Should You Leave Personal Details at Building Entrances? Data Commissioner Clarifies

  • An image of a sampled ID card (left) and the image of Data Commissioner Immaculate Kassait (right)
    An image of a sampled ID card (left) and the image of Data Commissioner Immaculate Kassait (right)
    Kenyans.co.ke
  • More often than not, we find ourselves depositing our national identification cards(IDs) or giving out mobile numbers and email addresses when accessing public spaces be it buildings or supermarkets.

    We do this by revealing sensitive and crucial personal information, all in the name of security oblivious of the lurking danger, especially in the wake of mobile phone scammers.

    But is it justifiable? Data Commissioner Immaculate Kassait on Wednesday, January 25 debunked this trend, which appears to have been normalised.

    “By law, you are required to deposit your ID, the concern is why are you asking for my biometrics to access a building?” she paused.

    An image of Data Commissioner Immaculate Kassait during her vetting in Parliament in 2020
    An image of Data Commissioner Immaculate Kassait during her vetting in Parliament in 2020
    The Standard

    “It is a lawful purpose because the owners of the building could say its because of the private security regulations that are why they are collecting,

    “However, going beyond that purpose and storing that information for a duration of time and collecting information that is beyond like email addresses, and area of residence, they should only collect what is necessary to identify an individual," she added.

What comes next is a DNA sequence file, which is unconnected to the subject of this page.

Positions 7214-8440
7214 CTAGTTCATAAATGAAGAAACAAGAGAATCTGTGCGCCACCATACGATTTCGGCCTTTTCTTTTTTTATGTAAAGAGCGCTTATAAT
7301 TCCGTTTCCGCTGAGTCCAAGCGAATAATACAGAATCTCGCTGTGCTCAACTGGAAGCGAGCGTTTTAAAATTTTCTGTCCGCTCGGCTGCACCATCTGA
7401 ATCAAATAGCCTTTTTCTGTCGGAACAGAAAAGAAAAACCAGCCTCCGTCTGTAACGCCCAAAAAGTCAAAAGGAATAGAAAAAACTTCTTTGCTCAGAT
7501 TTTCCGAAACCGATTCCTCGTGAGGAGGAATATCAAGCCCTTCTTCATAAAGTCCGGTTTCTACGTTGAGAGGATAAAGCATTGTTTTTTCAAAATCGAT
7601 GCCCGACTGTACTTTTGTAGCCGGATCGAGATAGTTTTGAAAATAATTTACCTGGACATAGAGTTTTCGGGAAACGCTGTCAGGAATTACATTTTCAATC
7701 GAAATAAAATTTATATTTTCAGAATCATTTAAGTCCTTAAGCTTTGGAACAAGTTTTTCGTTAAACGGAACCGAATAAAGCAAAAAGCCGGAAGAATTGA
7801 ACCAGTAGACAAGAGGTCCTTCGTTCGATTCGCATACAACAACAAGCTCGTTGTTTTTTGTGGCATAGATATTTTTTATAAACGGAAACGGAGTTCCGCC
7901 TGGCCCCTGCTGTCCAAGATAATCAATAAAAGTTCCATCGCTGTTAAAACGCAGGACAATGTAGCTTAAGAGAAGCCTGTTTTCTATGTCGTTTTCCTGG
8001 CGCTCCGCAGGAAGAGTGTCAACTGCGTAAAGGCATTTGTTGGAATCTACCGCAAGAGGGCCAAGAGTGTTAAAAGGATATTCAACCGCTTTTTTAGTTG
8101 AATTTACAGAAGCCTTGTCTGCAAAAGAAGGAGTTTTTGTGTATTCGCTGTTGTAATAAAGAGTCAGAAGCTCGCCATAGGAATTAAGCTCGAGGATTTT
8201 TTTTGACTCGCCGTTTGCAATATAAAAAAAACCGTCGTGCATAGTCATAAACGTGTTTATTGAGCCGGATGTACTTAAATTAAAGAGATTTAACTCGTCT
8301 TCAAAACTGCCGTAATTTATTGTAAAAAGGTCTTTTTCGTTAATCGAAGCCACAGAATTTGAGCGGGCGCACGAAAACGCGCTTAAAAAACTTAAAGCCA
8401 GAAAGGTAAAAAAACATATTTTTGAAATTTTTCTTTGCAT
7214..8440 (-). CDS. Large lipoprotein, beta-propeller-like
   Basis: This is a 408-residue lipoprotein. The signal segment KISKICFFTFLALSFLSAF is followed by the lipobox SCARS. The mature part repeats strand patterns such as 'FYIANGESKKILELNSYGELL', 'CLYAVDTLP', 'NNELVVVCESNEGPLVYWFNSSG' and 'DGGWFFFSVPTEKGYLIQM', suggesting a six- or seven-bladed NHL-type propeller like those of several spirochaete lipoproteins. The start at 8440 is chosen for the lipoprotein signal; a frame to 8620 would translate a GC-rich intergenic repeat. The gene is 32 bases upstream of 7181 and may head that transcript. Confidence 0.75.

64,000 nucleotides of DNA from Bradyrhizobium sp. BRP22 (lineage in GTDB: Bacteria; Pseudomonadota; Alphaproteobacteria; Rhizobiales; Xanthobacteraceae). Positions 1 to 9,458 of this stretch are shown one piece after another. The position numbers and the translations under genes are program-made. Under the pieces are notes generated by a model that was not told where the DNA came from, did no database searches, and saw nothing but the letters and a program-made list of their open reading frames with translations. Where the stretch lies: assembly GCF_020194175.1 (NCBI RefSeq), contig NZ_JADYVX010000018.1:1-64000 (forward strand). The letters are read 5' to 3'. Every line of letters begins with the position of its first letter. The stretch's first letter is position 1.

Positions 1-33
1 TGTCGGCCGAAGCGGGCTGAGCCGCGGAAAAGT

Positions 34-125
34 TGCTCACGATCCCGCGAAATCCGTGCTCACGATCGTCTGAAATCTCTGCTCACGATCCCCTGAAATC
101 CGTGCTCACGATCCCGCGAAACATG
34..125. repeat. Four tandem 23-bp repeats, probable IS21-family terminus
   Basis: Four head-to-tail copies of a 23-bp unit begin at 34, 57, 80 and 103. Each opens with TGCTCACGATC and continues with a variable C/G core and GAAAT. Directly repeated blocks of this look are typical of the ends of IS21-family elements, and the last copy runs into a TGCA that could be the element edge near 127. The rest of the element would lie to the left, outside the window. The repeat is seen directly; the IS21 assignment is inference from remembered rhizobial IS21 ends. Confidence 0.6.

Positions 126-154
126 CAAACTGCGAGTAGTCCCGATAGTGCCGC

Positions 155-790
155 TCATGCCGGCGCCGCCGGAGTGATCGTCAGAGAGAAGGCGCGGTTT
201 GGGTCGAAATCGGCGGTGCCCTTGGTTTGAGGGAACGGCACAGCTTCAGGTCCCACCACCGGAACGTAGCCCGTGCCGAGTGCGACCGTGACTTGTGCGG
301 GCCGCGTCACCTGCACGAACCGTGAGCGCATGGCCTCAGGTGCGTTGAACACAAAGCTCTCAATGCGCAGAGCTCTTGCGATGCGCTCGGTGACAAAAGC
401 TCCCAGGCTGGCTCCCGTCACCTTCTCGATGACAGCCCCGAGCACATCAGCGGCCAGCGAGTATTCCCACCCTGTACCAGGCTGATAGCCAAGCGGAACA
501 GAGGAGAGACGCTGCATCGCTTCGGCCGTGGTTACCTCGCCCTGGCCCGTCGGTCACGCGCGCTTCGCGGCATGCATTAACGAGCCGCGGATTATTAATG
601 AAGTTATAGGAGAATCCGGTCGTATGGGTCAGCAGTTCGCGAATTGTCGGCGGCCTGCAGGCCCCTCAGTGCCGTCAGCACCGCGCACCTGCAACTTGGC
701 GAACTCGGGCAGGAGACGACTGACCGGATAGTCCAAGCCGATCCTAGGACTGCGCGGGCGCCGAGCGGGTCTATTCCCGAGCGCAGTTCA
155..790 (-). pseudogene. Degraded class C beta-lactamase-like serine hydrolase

While advocating for data safety, Kassait stated that owners of data are allowed to forward their concerns to her office when they feel that their information is misused.

    "If you visit either a hospital or a supermarket, they must inform you of the basis for which they are taking your information," she directed.

    Also, she revealed the guiding norms of data protection that citizens should be aware of, including the following:

    1. Lawful fairness and Transparency; entities must inform you as to why and what the information taken is going to be used for.

    2. Purpose limitation; informing customers or individuals of the purpose for which the data will be used. Limited in the sense that the data should only be used for the dispelled purpose it had been collected for.

    3. Data Minimisation; she stated that information is collected for a specific purpose further to which if it is extended could breach and affect even the security of the data subject.

    4. Accuracy; getting accurate information by making sure there are systems to protect the data collected.

    Equally, she advised that establishments must declare the purposes of asking for private information and that one must consent before agreeing to leave their data.

    She further revealed that the commission was investigating two buildings that are alleged to have violated data privacy rights.

    Kassait is the first-ever Data Commissioner in Kenya, a position she was nominated and appointed to in 2020.

    Data by the Communications Authority for the period between January and March 2020 shows 34,644,531 cyber threats
    Data by the Communications Authority for the period between January and March 2020 shows 34,644,531 cyber threats
    Twitter
    scam